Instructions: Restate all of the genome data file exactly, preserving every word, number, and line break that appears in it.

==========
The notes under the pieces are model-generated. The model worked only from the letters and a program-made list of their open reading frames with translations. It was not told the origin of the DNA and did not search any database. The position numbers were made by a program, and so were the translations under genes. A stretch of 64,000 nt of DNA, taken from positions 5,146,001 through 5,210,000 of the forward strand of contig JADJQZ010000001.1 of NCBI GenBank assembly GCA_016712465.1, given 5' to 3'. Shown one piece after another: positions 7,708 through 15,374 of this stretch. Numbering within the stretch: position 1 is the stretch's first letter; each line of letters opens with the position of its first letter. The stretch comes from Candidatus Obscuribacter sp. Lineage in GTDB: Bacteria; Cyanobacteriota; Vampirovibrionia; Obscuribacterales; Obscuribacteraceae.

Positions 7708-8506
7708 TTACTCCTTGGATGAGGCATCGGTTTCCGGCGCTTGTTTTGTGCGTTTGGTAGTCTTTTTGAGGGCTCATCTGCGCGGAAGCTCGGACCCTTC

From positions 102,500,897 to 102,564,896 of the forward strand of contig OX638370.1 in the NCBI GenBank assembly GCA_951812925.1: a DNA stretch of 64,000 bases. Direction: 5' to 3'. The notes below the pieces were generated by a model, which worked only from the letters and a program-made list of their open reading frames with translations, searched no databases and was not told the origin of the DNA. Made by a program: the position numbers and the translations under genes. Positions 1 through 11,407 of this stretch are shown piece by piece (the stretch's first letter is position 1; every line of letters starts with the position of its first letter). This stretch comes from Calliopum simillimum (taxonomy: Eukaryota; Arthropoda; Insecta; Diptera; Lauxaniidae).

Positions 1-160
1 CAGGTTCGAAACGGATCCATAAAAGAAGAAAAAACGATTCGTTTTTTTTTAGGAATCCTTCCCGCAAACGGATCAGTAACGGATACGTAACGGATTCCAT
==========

The notes under the pieces are model-generated. The model worked only from the letters and a program-made list of their open reading frames with translations. It was not told the origin of the DNA and did not search any database. The position numbers were made by a program, and so were the translations under genes. A stretch of 64,000 nt of DNA, taken from positions 5,146,001 through 5,210,000 of the forward strand of contig JADJQZ010000001.1 of NCBI GenBank assembly GCA_016712465.1, given 5' to 3'. Shown one piece after another: positions 7,708 through 15,374 of this stretch. Numbering within the stretch: position 1 is the stretch's first letter; each line of letters opens with the position of its first letter. The stretch comes from Candidatus Obscuribacter sp. Lineage in GTDB: Bacteria; Cyanobacteriota; Vampirovibrionia; Obscuribacterales; Obscuribacteraceae.

Positions 7708-8506
7708 TTACTCCTTGGATGAGGCATCGGTTTCCGGCGCTTGTTTTGTGCGTTTGGTAGTCTTTTTGAGGGCTCATCTGCGCGGAAGCTCGGACCCTTC

From positions 102,500,897 to 102,564,896 of the forward strand of contig OX638370.1 in the NCBI GenBank assembly GCA_951812925.1: a DNA stretch of 64,000 bases. Direction: 5' to 3'. The notes below the pieces were generated by a model, which worked only from the letters and a program-made list of their open reading frames with translations, searched no databases and was not told the origin of the DNA. Made by a program: the position numbers and the translations under genes. Positions 1 through 11,407 of this stretch are shown piece by piece (the stretch's first letter is position 1; every line of letters starts with the position of its first letter). This stretch comes from Calliopum simillimum (taxonomy: Eukaryota; Arthropoda; Insecta; Diptera; Lauxaniidae).

Positions 1-160
1 CAGGTTCGAAACGGATCCATAAAAGAAGAAAAAACGATTCGTTTTTTTTTAGGAATCCTTCCCGCAAACGGATCAGTAACGGATACGTAACGGATTCCAT